TORONTO -- For this year’s International Day of the Girl, activists are focusing not only on how the pandemic has affected millions of girls worldwide, but also on how girls are standing up for themselves across the globe.

According to Patty Aleman, a senior advisor at UNICEF, the pandemic has only exacerbated the issues that thousands of girls face.

“Maybe four million more girls are at risk of getting married early, being child brides, because of COVID-19 around the world,” she told CTV News Channel.

“We’re seeing that there are gaps around the world when it comes to girls being more engaged in going back to school efforts. So those are some of the concerns that we’re really seeing, particularly with COVID-19 around the world.”

According to the UNICEF website, “measures meant to stem the spread of COVID-19 by restricting movement can escalate gender-based violence and limit girls’ access to quality education.”

The United Nations declared Oct. 11 as “International Day of the Girl” in 2011 after a call for a day to focus on the unique needs of girls.

“The government of Canada was instrumental in actually making the resolution at the United Nations to mark this day that we really look at the unique needs of girls, unique opportunities of girls around the world,” Aleman said.

But despite the struggles girls face, this year’s theme isn’t purely about their hardships, but “about raising the voices of girls,” she added.

“Their leadership, their needs and their solutions.”

Aleman said UNICEF had launched an interactive webpage that features five stories showing the positive impact girls can have in their communities.

“We went around the world, and in five countries, identified teen girl activists,” Aleman said.

The stories range from Somaya Faruqi, a 17-year-old from Afghanistan who designed a ventilator with her all-female robotics team, to Belen Perugachi, an Ecuadorian activist for Indigenous rights and the youngest council member in her municipality at 16 years old.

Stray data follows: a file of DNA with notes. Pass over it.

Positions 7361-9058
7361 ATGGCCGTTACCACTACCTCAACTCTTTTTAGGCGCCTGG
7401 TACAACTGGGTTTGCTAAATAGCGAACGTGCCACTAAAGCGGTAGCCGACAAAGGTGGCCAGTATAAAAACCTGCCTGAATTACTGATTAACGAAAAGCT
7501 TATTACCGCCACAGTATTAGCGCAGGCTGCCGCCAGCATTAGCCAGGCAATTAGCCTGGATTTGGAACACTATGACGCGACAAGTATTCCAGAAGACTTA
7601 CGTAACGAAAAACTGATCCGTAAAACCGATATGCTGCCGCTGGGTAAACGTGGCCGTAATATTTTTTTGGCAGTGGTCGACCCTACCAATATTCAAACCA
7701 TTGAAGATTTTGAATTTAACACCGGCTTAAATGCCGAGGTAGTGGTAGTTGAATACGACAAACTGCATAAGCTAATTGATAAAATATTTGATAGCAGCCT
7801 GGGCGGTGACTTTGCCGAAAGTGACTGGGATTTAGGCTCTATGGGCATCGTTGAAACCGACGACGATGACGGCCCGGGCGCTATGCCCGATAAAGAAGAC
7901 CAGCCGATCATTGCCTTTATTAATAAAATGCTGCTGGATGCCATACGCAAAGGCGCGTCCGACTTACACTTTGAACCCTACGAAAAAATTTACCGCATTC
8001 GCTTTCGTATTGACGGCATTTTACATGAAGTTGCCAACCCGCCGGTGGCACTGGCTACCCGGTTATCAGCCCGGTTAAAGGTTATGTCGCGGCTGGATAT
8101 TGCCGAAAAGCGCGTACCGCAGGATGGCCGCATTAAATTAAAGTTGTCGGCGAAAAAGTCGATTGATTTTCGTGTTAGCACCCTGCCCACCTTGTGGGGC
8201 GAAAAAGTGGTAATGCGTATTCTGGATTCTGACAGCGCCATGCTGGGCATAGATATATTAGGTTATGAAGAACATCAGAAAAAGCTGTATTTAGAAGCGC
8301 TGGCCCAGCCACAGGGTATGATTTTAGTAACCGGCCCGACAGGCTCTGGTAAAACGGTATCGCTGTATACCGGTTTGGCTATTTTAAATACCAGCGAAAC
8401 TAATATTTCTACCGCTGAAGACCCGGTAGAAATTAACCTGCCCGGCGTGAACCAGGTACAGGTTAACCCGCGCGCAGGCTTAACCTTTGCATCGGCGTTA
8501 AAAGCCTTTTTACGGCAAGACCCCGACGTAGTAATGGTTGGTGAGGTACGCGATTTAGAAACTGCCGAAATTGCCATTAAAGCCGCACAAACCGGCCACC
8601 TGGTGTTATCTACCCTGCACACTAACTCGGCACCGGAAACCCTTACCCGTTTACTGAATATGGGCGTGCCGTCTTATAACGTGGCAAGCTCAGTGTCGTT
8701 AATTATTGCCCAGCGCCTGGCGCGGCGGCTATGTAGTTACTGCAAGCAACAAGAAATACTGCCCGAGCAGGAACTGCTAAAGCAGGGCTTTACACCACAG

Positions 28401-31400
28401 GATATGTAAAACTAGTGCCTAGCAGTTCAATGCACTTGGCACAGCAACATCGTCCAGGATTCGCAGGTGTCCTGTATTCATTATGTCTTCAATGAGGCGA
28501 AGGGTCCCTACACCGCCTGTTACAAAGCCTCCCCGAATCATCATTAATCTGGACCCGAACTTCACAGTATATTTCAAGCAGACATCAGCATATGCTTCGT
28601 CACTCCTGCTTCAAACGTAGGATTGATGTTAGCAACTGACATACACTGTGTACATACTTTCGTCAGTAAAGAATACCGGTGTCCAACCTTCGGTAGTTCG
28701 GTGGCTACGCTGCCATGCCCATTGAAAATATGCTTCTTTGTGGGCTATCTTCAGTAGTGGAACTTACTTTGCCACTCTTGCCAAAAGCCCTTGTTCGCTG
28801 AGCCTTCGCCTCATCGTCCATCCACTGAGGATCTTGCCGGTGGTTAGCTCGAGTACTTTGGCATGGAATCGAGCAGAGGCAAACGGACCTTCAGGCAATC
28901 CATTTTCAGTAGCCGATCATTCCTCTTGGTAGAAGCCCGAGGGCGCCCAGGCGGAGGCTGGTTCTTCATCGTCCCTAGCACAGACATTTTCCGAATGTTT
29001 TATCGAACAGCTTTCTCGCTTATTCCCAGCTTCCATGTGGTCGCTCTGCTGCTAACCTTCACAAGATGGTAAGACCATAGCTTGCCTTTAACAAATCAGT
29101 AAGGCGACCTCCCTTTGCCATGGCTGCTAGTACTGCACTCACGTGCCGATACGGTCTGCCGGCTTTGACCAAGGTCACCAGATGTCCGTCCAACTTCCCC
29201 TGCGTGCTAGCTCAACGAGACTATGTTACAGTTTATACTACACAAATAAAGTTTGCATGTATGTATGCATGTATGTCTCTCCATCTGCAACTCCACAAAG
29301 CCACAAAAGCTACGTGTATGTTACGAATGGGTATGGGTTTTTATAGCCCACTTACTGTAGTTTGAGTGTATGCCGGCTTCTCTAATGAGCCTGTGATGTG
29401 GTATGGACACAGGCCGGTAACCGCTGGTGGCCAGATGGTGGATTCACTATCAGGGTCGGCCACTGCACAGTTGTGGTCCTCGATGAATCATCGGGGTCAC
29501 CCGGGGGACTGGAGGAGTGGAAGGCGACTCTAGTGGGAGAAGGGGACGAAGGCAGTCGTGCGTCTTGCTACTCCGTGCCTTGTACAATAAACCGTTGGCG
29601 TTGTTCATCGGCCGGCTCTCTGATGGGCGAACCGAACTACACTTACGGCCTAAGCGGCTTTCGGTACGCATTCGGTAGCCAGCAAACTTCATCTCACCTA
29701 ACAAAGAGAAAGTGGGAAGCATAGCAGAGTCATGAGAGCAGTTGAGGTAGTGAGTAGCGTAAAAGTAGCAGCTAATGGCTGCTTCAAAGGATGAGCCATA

“[They] are taking videos, they are entrepreneurs, they are coming up with ventilators in this COVID-19 context, and they represent what girls are doing,” Aleman said.

Twenty-five years ago, the Beijing Declaration and Platform for Action — a global plan to advance the rights of women and girls — was adopted by the UN.

While much has changed since then, there are still struggles in the battle towards global equality. One in three women worldwide have experienced sexual or physical violence, according to the UN, and since the pandemic struck, these instances have gone up, particularly domestic violence.

It is in this context that Aleman and others pushing for change want to highlight the girls who are making a difference all on their own.

“I definitely want us to take a moment and appreciate that girls have many, many needs around the world, and COVID-19 has only exacerbated those, but also girls are leading,” Aleman said. “Girls are change makers and they’re shaking the world up. I would love us to give more attention to these girls and the big and small ways that they’re making change.

“And I would say just in our individual lives, let’s take a moment today and really acknowledge and give voice and encourage the girls in our lives to always be curious and to dream bold.”